Their Money's No Good

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    NEWSLETTERS

    TK
    AP
    Taxpayer help for first-time homebuyers may be coming to an end.

    VA home loans don't get any respect from many lenders, according to a published report.

    Veterans Affairs Administration loans are intended to be a benefit to active and retired service members: They allow no-down-payment house purchases, and a low interest rate on the loans, but misperceptions about the riskiness of the buyers, combined with the reality of stringent inspection standards and piles of paperwork, have left many sellers unwilling to take VA bids, real estate agents and mortgage brokers throughout the region told the North County Times. The delays and denials promise frustration for at least some of the 265,000 veterans in San Diego County and the tens of thousands of active duty personnel in the region.

    "Those guys are bottom on the list, and they should be top, if there's any patriotism to any of this," said John Linthurst, the Cowleses' real estate agent.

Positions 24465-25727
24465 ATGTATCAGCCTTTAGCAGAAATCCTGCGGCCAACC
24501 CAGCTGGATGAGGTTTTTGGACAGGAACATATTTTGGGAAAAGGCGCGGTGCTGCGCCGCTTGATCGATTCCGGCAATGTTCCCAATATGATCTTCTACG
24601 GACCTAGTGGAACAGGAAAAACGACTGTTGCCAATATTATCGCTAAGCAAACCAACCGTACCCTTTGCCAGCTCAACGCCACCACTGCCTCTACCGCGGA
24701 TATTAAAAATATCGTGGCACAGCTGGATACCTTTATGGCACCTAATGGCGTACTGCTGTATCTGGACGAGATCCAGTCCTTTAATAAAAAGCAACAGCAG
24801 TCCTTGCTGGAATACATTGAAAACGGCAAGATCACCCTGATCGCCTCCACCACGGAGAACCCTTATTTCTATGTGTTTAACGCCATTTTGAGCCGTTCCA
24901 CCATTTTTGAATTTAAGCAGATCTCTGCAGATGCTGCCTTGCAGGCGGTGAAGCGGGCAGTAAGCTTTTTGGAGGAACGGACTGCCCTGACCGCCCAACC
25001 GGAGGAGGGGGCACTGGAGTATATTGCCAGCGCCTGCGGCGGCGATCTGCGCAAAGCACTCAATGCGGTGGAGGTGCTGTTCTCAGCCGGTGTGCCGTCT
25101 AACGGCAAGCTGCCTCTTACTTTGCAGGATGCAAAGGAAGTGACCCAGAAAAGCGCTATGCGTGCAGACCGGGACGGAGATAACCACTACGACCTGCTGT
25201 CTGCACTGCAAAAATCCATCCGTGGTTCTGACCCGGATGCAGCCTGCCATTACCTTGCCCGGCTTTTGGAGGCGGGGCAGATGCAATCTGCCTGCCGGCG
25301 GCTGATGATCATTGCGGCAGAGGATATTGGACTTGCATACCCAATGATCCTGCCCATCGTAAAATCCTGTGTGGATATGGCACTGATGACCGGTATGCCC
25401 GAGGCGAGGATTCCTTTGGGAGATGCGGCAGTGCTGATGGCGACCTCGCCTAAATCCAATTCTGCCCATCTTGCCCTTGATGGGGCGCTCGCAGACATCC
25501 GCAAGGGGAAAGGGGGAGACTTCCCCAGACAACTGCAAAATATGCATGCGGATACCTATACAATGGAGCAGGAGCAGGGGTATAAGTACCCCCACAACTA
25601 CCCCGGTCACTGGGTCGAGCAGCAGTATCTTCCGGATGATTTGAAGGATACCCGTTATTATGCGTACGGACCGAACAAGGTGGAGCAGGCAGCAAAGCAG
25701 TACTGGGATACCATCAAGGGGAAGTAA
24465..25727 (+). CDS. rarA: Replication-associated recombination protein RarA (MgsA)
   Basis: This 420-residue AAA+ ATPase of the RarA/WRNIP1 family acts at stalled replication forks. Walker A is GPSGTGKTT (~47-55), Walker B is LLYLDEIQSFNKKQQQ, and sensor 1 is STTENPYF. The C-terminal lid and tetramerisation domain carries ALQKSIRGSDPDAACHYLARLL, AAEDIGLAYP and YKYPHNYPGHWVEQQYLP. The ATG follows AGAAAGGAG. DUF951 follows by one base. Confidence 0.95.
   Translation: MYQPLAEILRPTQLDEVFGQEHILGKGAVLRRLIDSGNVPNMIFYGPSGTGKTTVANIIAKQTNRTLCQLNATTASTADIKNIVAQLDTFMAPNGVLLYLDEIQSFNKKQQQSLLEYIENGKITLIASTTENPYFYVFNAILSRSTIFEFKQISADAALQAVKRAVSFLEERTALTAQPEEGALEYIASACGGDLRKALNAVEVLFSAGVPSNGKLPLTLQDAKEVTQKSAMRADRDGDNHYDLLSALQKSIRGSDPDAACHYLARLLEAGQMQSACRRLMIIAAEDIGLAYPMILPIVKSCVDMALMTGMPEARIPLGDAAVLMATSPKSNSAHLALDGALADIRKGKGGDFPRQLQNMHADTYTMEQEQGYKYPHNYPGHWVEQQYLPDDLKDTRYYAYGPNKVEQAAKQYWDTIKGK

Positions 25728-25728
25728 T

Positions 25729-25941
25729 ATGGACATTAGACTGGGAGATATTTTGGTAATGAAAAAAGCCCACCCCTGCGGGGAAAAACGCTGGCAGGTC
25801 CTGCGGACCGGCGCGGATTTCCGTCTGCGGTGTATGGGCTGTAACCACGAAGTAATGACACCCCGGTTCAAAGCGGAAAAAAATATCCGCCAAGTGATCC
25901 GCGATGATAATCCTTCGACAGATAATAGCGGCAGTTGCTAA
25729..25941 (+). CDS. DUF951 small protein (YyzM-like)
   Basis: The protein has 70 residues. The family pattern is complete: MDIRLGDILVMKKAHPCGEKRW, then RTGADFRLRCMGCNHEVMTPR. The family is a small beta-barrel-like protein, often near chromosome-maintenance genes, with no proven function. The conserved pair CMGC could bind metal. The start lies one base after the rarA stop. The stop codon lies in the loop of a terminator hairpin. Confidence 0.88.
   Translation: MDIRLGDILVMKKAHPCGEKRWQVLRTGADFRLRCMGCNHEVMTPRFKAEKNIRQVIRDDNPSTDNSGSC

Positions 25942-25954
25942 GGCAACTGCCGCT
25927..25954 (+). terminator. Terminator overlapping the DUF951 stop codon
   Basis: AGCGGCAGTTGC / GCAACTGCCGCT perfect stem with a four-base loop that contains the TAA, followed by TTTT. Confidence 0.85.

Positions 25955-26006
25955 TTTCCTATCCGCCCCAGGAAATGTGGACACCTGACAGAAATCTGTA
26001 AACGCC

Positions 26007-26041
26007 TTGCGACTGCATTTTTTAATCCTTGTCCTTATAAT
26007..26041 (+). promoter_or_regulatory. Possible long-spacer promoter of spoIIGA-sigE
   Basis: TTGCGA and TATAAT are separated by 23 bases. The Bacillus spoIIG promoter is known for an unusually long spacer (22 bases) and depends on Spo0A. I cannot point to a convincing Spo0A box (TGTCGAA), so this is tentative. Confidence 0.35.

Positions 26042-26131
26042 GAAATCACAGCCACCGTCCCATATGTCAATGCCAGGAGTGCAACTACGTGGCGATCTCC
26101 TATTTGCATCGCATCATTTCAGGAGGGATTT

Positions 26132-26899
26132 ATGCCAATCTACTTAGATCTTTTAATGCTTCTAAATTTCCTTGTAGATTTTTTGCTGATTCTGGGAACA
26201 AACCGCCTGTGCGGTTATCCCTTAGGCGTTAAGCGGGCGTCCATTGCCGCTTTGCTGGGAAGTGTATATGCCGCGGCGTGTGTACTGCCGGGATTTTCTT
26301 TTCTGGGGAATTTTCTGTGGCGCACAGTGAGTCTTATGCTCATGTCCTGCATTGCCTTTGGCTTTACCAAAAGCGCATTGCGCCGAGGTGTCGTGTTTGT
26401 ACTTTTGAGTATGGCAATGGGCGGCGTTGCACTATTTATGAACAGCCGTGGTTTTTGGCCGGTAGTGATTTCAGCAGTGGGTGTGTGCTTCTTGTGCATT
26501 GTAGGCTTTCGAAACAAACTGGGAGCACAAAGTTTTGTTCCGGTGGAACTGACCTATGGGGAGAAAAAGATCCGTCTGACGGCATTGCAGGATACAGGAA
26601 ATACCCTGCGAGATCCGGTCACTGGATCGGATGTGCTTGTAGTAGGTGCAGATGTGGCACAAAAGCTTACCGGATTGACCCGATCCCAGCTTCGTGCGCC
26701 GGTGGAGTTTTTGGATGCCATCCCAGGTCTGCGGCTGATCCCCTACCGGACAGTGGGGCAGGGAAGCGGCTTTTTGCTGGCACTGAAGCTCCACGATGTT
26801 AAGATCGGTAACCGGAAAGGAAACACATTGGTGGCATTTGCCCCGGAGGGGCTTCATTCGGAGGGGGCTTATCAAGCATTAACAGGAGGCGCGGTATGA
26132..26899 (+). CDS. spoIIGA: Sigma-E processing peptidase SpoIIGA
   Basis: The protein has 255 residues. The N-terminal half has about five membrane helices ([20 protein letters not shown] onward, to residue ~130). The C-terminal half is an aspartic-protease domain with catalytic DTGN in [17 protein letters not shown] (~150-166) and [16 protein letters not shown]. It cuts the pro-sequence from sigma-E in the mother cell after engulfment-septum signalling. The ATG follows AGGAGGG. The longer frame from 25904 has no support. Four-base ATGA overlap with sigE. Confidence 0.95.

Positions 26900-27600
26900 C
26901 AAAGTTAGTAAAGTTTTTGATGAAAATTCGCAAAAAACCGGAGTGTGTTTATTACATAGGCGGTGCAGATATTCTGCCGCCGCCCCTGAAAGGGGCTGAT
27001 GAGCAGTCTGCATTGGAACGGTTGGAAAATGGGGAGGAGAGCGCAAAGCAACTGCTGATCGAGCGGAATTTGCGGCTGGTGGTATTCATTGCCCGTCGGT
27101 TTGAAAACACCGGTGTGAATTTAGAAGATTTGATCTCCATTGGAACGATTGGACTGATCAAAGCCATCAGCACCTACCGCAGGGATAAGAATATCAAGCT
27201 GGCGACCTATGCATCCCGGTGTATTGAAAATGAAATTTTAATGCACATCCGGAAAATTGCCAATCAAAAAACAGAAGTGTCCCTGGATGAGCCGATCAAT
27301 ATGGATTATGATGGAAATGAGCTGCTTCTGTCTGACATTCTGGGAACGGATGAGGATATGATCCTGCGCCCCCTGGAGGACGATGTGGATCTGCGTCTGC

The VA could not provide a policy official to comment on this story last week.

    To some extent, VA buyers are penalized by the excesses of the housing boom, when unqualified buyers took multiple loans so they could purchase more expensive houses than they could afford. Some sellers see a no-down payment loan, and even though it's backed by the VA, they get nervous that the deal won't go through, said Malcolm Davies, a mortgage banker and branch manager with Opes Advisers. But VA loans have to be fully underwritten, like any conventional loan, Davies said.